The marathon inquest into the deaths of four people at Dreamworld has closed with the coroner offering his “deepest condolences” to the families of the victims.
Coroner James McDougall thanked the families who have attended every day of the six-week inquest into the deaths of Cindy Low, Kate Goodchild, her brother Luke Dorsett and his partner Roozi Araghi.
The tourists died in October 2016 when a water pump on the Thunder River Rapids malfunctioned at the Gold Coast theme park.
Outside court, family members declined to comment, but indicated they may make a statement when the coroner hands down his findings in 2019.
Earlier, an expert in human behaviour told the inquest that staff operating the ride had to perform “one task every second” and it was inevitable their performance would suffer.
Professor of Cognitive Engineering and Human Psychology Penelope Sanderson said the stress of the 2016 incident also would have affected reaction times.
“There is a lot of work that people have to do in a given amount of time. If people are spending 80 per cent of their time carrying out tasks, their performance will suffer,” Professor Sanderson said.
“This (operating the Thunder River Rapids Ride) is more like 100 per cent. It would be difficult to sustain for a long period of time, raft after raft.”
Professor Sanderson said people could experience “cognitive tunnel vision” when under stress.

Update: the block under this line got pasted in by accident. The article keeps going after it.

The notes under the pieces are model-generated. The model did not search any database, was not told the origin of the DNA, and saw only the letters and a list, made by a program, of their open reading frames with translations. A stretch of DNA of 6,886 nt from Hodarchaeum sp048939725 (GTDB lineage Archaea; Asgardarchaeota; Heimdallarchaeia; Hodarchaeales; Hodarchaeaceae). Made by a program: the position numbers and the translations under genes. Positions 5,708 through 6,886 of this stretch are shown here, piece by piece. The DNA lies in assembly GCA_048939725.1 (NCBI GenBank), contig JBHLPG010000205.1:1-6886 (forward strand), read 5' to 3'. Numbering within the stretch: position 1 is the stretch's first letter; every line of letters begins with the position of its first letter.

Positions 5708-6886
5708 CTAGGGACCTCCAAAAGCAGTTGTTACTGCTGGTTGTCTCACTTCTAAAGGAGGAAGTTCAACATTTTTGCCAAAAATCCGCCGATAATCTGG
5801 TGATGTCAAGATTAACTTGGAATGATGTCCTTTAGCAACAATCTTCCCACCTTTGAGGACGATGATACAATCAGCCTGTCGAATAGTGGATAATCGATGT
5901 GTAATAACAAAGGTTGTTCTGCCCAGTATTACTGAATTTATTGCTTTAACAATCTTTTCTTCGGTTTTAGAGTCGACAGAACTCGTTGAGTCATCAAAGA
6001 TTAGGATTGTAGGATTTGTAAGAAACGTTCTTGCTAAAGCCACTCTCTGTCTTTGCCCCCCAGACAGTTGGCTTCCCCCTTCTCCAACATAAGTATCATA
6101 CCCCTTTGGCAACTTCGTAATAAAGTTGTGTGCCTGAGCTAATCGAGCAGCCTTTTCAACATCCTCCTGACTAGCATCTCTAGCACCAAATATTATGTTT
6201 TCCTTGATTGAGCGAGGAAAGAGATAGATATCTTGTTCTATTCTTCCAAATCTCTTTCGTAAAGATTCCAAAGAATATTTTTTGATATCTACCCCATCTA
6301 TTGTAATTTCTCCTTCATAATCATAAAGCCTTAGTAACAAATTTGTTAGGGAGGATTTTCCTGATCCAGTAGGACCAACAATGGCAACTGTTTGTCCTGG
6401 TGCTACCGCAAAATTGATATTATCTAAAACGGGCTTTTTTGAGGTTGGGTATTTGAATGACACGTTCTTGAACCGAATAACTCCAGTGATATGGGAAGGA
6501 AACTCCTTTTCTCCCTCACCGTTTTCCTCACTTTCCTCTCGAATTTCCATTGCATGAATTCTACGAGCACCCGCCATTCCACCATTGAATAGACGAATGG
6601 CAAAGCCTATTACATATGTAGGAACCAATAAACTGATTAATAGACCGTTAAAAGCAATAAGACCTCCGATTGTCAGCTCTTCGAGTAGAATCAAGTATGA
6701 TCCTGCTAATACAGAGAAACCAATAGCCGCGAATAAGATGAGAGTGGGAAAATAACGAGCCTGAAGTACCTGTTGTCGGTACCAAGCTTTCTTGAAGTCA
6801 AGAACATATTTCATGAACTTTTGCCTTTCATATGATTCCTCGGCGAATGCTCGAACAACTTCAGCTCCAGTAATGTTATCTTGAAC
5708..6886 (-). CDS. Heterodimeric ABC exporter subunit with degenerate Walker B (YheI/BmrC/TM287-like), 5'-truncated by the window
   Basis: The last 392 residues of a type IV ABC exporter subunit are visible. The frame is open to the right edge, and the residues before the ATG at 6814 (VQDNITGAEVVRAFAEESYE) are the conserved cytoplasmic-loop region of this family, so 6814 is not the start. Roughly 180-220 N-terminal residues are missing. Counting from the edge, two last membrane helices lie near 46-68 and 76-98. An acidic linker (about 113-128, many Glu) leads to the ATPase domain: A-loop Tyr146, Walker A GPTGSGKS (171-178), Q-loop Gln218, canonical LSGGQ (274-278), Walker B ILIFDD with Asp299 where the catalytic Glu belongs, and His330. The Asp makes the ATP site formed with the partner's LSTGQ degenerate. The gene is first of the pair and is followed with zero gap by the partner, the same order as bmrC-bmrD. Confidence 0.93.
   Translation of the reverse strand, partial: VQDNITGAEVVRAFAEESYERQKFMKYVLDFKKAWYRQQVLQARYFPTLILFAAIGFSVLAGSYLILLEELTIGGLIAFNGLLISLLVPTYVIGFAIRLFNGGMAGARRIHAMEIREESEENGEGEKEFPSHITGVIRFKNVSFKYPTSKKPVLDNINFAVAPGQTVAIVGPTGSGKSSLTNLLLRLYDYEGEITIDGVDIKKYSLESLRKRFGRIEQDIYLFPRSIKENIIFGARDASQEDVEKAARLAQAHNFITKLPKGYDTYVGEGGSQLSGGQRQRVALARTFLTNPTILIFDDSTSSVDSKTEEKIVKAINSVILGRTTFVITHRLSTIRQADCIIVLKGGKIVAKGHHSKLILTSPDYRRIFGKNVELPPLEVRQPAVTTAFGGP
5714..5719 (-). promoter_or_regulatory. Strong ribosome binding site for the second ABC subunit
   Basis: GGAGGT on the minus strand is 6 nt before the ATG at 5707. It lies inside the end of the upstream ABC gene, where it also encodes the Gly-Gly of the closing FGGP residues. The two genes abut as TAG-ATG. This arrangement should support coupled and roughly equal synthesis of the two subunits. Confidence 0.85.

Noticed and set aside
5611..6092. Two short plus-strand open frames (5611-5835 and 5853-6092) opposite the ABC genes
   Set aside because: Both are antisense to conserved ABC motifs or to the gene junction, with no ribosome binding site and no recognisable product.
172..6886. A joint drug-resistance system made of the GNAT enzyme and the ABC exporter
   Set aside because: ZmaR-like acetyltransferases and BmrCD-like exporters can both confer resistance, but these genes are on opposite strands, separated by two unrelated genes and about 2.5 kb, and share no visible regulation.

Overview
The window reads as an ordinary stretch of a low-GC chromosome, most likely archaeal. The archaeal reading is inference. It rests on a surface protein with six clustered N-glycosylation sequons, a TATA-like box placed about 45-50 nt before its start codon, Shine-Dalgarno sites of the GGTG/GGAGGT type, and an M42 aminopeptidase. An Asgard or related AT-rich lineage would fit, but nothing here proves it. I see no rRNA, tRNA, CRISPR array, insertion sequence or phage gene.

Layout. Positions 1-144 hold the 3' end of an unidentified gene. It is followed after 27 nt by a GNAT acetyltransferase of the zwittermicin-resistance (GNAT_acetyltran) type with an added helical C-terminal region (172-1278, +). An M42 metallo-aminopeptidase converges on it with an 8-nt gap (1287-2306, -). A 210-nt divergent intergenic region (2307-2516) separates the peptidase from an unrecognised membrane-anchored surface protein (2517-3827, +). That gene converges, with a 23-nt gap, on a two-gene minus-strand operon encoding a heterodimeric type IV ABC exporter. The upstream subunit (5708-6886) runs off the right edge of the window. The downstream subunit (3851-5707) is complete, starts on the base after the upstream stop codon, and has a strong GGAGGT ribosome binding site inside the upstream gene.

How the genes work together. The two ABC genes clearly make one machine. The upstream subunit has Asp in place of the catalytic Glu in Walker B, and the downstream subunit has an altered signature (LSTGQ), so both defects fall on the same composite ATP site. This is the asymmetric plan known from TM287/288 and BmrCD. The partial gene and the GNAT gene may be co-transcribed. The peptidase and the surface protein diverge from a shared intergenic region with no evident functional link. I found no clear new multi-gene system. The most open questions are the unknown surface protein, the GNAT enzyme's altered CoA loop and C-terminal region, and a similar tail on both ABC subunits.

“The stress would have made it very difficult to work out what to do in the situation, particularly as there was no procedure for what to do in that situation,” she told the inquest.
Earlier on Friday, a senior safety engineer joined calls for tougher safety requirements and testing for theme park rides across Queensland.
Workplace Health and Safety’s chief safety engineer Michael Chan told the inquest he agreed with a recommendation to tighten the enforcement process.
“We need to expand the scope of the annual inspections to include a risk assessment,” Mr Chan said.
He also supported the introduction of a mandatory full risk assessment every 10 years as an “imposition, but a necessary one”.
The inquest has had extensive hearings to determine the cause of the accident.
It has uncovered multiple ride malfunctions in the days leading up to the October 25 deaths, which should have triggered an investigation and inspection of the attraction.
The tragedy has prompted a review of inspection procedures with a major overhaul of theme park safety across Queensland.
Dr Gary Weiss of Ardent Leisure issued a statement to express remorse and deep regret over the accident.
“Our thoughts remain with the victims’ families and everyone who has been affected by this terrible tragedy.”